A Debate Over The Physics Of Time Einstein once described his friend Michele Besso as “the best sounding board in Europe” for scientific ideas. They attended university together in Zurich; later they were colleagues at the patent office in Bern. When Besso died in the spring of 1955, Einstein — knowing that his own time was also running out — wrote a now-famous letter to Besso’s family. “Now he has departed this strange world a little ahead of me,” Einstein wrote of his friend’s passing. “That signifies nothing. For us believing physicists, the distinction between past, present and future is only a stubbornly persistent illusion.”

» Leap Seconds and the Nature of Civil Time About two months ago, a group of scholars gathered in Charlottesville, Virginia, to discuss the future of civil time – the universal clock that keeps the entire globe and its nearly 7 billion human inhabitants in sync. Their conversation had begun with a meeting in 02011 (at which Long Now co-founder and Board member Danny Hillis submitted a paper on timekeeping in the 10,000-Year Clock); this year, the debate focused on the merit of the leap second: the corrective increment of time that is added to (or subtracted from) the end of a winter’s or summer’s day roughly once every eighteen months in order to synchronize the world’s clocks with the small but erratic changes in the speed of Earth’s rotation. At stake in this debate is a question about how we wish to define civil time – or Coordinate Universal Time (UTC), as it is officially known.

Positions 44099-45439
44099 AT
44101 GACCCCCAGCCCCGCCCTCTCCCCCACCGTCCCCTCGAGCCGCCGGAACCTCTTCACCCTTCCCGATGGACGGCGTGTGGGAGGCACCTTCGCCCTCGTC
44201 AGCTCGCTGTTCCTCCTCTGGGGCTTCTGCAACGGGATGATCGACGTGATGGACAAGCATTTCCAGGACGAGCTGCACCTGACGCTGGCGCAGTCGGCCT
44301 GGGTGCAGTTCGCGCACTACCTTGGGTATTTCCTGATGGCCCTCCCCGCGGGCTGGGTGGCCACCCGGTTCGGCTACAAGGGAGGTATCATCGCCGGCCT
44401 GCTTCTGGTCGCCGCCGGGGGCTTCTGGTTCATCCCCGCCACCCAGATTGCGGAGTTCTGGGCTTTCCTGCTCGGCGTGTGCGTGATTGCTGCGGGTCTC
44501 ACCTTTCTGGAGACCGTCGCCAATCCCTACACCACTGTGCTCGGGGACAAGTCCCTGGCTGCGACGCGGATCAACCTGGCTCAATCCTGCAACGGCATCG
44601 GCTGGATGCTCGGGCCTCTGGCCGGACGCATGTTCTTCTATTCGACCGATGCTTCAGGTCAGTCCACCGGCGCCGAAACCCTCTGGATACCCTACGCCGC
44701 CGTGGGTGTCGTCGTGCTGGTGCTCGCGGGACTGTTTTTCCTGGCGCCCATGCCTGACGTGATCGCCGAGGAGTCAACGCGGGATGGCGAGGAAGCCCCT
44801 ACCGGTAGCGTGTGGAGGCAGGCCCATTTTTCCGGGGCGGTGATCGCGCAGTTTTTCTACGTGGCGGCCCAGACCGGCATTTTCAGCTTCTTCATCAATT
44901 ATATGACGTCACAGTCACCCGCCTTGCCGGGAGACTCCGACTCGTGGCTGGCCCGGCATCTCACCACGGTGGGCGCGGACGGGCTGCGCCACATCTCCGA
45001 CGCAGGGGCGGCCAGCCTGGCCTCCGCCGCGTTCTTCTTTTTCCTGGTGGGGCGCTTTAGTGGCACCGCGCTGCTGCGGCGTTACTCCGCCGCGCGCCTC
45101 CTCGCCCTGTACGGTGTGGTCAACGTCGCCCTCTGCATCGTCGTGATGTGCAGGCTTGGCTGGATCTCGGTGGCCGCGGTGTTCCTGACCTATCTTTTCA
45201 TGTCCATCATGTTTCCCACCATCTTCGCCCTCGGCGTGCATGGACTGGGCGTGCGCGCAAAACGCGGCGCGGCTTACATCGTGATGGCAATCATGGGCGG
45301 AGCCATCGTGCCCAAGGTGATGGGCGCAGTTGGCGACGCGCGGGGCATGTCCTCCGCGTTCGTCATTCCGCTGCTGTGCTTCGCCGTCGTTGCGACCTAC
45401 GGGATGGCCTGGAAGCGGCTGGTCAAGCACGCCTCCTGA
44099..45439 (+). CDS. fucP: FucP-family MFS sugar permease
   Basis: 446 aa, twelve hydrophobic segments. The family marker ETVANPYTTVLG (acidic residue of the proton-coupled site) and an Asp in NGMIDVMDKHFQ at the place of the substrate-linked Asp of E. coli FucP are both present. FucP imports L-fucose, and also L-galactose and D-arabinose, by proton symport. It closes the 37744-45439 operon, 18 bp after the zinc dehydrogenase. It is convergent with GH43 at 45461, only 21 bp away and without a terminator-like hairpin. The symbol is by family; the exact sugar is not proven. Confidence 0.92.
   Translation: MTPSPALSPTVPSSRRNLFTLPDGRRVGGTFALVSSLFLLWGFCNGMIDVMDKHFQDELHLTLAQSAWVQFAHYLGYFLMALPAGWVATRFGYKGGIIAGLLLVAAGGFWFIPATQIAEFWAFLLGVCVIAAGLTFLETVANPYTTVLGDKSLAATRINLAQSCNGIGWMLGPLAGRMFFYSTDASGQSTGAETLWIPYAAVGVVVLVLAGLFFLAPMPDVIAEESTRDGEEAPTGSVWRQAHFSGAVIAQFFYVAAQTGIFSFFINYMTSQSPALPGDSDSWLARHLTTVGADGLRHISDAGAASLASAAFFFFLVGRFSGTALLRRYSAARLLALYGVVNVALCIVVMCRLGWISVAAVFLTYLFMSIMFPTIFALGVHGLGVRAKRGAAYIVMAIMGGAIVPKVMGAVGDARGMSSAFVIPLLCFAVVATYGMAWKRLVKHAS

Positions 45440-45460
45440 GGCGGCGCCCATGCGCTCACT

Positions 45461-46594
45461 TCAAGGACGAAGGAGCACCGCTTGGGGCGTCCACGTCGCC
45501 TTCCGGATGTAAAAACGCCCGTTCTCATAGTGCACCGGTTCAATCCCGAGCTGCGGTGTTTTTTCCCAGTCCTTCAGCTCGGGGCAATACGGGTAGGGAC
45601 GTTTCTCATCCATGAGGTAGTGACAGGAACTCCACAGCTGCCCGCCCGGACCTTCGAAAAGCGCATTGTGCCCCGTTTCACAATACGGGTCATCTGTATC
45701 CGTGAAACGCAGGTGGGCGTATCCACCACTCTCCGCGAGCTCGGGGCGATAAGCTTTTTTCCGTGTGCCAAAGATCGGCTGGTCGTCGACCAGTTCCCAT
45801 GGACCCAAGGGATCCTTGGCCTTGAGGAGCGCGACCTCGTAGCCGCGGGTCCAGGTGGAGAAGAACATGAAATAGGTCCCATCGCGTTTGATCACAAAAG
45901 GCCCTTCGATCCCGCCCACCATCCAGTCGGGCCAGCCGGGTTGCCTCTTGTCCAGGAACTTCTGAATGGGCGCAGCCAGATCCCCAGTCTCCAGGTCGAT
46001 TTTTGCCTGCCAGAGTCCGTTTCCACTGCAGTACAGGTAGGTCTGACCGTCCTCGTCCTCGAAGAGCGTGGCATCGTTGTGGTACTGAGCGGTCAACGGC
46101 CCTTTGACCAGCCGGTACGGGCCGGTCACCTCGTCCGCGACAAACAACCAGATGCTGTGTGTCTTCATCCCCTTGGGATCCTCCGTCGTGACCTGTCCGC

The aliens are silent because they're dead Life on other planets would likely be brief and become extinct very quickly, say astrobiologists from The Australian National University (ANU). In research aiming to understand how life might develop, the scientists realised new life would commonly die out due to runaway heating or cooling on their fledgling planets. "The universe is probably filled with habitable planets, so many scientists think it should be teeming with aliens," said Dr Aditya Chopra from the ANU Research School of Earth Sciences and lead author on the paper, which is published in Astrobiology. "Early life is fragile, so we believe it rarely evolves quickly enough to survive."